|Print List Price:||$14.99|
Save $7.00 (47%)
Price set by seller.
The Sheltering Sky Kindle Edition
|New from||Used from|
Enter your mobile number or email address below and we'll send you a link to download the free Kindle App. Then you can start reading Kindle books on your smartphone, tablet, or computer - no Kindle device required.
To get the free app, enter your mobile phone number.
Customers who bought this item also bought
From the Back Cover
When The Sheltering Sky was first published in 1949, it established Paul Bowles as one of the most singular and promising writers of the postwar generation. Its startlingly original vision has withstood the test of time and confirmed Tennessee Williams's early estimation: "The Sheltering Sky alone of the books that I have . . . read by American authors appears to bear the spiritual imprint of recent history in the western world." In this classic work of psychological terror, Bowles examines the ways in which Americans apprehend an alien culture and the ways in which their incomprehension destroys them.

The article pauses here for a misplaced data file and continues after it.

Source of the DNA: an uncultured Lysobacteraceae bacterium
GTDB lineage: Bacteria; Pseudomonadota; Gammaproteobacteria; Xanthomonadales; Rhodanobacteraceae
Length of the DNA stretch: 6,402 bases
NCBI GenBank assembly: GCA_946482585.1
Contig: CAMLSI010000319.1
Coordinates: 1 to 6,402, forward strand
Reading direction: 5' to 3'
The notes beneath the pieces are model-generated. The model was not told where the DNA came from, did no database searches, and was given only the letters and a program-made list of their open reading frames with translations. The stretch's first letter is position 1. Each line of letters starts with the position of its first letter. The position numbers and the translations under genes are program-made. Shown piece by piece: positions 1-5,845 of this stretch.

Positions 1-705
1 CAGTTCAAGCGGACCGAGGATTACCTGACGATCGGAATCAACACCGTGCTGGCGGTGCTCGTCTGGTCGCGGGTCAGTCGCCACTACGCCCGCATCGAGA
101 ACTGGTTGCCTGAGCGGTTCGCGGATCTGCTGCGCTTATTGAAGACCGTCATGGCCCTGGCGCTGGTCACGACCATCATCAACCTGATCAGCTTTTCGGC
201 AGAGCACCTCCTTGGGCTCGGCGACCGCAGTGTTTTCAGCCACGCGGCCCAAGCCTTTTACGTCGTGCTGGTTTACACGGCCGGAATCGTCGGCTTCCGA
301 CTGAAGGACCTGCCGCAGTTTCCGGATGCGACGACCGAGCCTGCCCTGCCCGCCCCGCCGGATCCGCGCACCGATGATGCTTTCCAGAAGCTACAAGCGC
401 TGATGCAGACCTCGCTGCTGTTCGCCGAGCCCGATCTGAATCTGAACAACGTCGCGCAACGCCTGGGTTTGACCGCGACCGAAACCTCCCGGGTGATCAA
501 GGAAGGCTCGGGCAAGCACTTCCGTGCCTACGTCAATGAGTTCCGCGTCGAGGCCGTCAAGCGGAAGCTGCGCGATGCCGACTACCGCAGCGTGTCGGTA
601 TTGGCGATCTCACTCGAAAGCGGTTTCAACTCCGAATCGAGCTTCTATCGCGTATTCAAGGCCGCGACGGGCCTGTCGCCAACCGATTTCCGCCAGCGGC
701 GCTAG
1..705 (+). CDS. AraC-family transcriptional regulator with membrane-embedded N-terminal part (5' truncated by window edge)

The story of three worldly young travelers Port Moresby, his wife, Kit, and their friend, Tunner--adrift in the cities and deserts of North Africa after World War II, The Sheltering Sky is merciless in its evocation of the emotional dislocation induced by a foreign setting. As the Americans embark on an ill-fated journey through desolate terrain, they are pushed to the limits of human reason and intelligence by the unfathomable emptiness and impassive cruelty of the desert. Along the way, they encounter a host of enigmatic characters whose inarticulate strangeness seals the travelers off even more completely from the culture in which they are traveling, causing their fierce attachments to one another to unravel.